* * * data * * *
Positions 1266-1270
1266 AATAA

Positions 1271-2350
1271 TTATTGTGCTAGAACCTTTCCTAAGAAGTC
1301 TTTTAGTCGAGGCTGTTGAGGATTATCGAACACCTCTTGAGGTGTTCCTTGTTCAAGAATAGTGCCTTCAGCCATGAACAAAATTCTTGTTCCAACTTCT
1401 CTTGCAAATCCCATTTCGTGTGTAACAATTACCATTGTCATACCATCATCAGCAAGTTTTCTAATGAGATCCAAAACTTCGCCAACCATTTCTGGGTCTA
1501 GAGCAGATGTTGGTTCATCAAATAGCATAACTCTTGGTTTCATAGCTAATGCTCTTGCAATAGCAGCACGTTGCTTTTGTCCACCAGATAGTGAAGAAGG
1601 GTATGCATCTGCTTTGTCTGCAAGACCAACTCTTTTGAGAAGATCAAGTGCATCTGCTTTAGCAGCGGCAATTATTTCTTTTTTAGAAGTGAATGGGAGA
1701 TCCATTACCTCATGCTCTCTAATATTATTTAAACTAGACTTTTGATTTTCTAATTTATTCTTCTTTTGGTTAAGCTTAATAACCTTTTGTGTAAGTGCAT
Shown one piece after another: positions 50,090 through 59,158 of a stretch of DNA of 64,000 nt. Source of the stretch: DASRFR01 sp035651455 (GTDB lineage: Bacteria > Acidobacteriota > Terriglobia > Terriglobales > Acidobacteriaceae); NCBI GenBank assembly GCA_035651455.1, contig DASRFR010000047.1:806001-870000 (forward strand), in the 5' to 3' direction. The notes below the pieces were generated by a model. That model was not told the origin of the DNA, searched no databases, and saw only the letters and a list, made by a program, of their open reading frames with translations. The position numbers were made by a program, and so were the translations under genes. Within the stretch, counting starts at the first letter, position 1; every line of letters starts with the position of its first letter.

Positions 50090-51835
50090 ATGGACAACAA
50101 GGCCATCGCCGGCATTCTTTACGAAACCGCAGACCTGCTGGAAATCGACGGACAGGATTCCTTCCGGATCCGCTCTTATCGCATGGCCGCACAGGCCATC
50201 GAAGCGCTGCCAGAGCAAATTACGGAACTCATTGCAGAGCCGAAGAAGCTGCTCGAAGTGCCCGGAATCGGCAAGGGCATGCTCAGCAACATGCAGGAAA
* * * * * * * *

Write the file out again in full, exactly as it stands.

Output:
Positions 1266-1270
1266 AATAA

Positions 1271-2350
1271 TTATTGTGCTAGAACCTTTCCTAAGAAGTC
1301 TTTTAGTCGAGGCTGTTGAGGATTATCGAACACCTCTTGAGGTGTTCCTTGTTCAAGAATAGTGCCTTCAGCCATGAACAAAATTCTTGTTCCAACTTCT
1401 CTTGCAAATCCCATTTCGTGTGTAACAATTACCATTGTCATACCATCATCAGCAAGTTTTCTAATGAGATCCAAAACTTCGCCAACCATTTCTGGGTCTA
1501 GAGCAGATGTTGGTTCATCAAATAGCATAACTCTTGGTTTCATAGCTAATGCTCTTGCAATAGCAGCACGTTGCTTTTGTCCACCAGATAGTGAAGAAGG
1601 GTATGCATCTGCTTTGTCTGCAAGACCAACTCTTTTGAGAAGATCAAGTGCATCTGCTTTAGCAGCGGCAATTATTTCTTTTTTAGAAGTGAATGGGAGA
1701 TCCATTACCTCATGCTCTCTAATATTATTTAAACTAGACTTTTGATTTTCTAATTTATTCTTCTTTTGGTTAAGCTTAATAACCTTTTGTGTAAGTGCAT
Shown one piece after another: positions 50,090 through 59,158 of a stretch of DNA of 64,000 nt. Source of the stretch: DASRFR01 sp035651455 (GTDB lineage: Bacteria > Acidobacteriota > Terriglobia > Terriglobales > Acidobacteriaceae); NCBI GenBank assembly GCA_035651455.1, contig DASRFR010000047.1:806001-870000 (forward strand), in the 5' to 3' direction. The notes below the pieces were generated by a model. That model was not told the origin of the DNA, searched no databases, and saw only the letters and a list, made by a program, of their open reading frames with translations. The position numbers were made by a program, and so were the translations under genes. Within the stretch, counting starts at the first letter, position 1; every line of letters starts with the position of its first letter.

Positions 50090-51835
50090 ATGGACAACAA
50101 GGCCATCGCCGGCATTCTTTACGAAACCGCAGACCTGCTGGAAATCGACGGACAGGATTCCTTCCGGATCCGCTCTTATCGCATGGCCGCACAGGCCATC
50201 GAAGCGCTGCCAGAGCAAATTACGGAACTCATTGCAGAGCCGAAGAAGCTGCTCGAAGTGCCCGGAATCGGCAAGGGCATGCTCAGCAACATGCAGGAAA